The advocacy leading up to the strategy, spearheaded by DMI and supported by WDF, put diabetes in the spotlight and sensitised Kenya’s government to the disease’s societal costs.  KDDA was formed shortly after the strategy was adopted.

“KDDA is a baby of the Kenya National Diabetes Strategy,” Mr Magako says. “It opened up the space for awareness raising.”

Ms Strandgaard agrees. “The advocacy leading up to the national strategy emphasised how important community awareness is, and the strategy laid the groundwork for awareness building, but not many were actually doing it at that time. KDDA stepped into that gap and has kept the torch alive, advocating on behalf of Kenyans living with diabetes ever since.”

Information – the cornerstone for a good life

Mr Magako still recalls his surprise when the World Diabetes Foundation accepted KDDA's project proposal in 2012. “We are a patient-centred organisation, I never thought we would get support from the WDF,” he says. “They gave us a new face … and so many opportunities.”

But with the strategy in place, there was a need to mobilise and activate communities and integrate diabetes patient support into primary level care. KDDA’s patient-centred approaches were exactly what was needed at that time, Ms Strandgaard says. 

The result was Diabetes Awareness and Peer Education in Kenya, a project working to empower and mobilise Kenyans living with diabetes. “Diabetes management is often seen only from a curative perspective, but one of the cornerstones for a good life with diabetes is the information and support to self-manage the disease. WDF has witnessed first hand how important it is for people living with diabetes to feel empowered,” Ms Strandgaard says.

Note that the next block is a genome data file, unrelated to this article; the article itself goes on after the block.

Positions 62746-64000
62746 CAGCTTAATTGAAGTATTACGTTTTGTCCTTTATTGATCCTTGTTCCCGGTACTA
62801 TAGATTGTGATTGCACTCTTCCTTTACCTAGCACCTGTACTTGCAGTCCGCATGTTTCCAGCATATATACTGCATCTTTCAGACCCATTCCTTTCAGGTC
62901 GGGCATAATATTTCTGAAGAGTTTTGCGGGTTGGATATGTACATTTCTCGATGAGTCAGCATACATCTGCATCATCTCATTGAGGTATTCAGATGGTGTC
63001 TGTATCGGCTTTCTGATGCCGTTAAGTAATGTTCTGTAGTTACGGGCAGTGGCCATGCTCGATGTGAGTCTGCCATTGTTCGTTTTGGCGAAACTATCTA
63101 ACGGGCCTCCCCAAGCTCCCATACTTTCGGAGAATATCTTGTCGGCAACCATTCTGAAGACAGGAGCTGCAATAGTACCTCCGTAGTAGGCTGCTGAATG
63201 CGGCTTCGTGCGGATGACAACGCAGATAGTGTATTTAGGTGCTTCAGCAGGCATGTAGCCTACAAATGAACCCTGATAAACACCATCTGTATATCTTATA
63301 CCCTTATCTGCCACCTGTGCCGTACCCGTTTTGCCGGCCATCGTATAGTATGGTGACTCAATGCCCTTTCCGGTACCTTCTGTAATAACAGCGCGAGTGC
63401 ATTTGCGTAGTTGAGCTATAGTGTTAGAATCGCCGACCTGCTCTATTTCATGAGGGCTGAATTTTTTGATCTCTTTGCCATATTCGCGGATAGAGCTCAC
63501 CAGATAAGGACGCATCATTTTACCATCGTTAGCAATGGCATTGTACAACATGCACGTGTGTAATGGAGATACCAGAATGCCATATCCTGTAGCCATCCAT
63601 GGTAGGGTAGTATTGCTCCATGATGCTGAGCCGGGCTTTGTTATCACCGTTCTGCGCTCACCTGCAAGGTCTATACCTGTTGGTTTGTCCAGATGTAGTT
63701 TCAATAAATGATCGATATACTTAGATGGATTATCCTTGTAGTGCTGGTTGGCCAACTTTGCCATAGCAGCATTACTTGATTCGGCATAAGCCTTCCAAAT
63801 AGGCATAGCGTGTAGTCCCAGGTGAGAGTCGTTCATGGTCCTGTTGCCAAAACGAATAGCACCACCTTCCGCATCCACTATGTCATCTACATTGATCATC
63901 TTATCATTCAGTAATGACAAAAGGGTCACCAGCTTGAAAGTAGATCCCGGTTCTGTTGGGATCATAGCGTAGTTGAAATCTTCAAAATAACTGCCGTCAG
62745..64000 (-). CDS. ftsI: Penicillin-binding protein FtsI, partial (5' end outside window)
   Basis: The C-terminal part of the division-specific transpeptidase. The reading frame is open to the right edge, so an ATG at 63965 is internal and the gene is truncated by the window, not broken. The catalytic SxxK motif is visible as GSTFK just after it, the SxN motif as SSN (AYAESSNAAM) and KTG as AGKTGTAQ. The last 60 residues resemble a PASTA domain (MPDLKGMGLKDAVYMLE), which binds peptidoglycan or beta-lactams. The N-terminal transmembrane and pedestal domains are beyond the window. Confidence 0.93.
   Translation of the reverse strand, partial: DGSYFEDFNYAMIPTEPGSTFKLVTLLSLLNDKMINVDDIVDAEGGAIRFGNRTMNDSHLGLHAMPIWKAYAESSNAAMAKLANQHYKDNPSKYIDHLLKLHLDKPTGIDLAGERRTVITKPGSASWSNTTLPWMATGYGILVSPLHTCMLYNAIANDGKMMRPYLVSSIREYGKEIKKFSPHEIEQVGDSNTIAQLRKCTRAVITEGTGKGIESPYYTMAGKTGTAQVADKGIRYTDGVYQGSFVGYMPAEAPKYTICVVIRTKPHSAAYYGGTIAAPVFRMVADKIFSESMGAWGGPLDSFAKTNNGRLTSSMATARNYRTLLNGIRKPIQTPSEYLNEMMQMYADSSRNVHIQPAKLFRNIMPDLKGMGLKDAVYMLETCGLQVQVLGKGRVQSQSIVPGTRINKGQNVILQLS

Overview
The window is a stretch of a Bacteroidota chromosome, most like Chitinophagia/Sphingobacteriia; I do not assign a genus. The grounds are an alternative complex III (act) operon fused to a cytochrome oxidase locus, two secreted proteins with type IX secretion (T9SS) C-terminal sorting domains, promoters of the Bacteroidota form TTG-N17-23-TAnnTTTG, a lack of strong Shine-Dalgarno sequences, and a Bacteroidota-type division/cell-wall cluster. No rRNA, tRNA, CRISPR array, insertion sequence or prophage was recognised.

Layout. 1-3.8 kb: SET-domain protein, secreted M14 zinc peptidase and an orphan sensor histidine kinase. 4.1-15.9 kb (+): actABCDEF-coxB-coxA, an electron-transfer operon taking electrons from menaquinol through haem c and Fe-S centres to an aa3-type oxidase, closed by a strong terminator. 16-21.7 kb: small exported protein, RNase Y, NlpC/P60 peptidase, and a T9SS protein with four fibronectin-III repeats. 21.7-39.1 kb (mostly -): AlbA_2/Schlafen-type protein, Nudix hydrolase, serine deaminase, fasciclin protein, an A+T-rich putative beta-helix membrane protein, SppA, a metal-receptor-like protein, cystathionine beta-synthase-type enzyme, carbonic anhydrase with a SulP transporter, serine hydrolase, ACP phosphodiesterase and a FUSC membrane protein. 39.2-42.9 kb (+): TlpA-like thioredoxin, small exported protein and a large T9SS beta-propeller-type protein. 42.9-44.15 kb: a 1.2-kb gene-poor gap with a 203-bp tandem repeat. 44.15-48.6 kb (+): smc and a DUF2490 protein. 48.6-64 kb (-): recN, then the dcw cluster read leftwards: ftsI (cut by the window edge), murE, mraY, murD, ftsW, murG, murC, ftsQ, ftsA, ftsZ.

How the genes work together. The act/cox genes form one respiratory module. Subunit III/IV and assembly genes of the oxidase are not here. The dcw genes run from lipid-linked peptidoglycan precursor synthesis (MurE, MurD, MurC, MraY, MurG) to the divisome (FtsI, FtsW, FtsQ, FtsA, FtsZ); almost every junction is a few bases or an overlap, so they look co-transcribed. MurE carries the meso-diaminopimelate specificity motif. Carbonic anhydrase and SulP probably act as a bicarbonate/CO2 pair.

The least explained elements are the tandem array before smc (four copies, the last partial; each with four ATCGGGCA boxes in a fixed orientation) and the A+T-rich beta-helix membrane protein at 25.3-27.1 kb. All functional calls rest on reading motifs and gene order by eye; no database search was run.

Mr Magako agrees that prevention strategies are sometimes forgotten, and that helping people with diabetes help themselves is crucial. “Strategies of self-management and self-monitoring are so important. We bring people together to build support groups, to discuss how to do this,” he says.

KDDA support groups provide spaces for like-minded people to meet, access and share information about living with diabetes. They begin with the basics, explaining that diabetes is a chronic disease with no cure and must be managed correctly. KDDA uses NEST principles - Nutrition, Exercise, controlling Stress and Treatment - as a simple guide to diabetes self-management, Mr Magako says.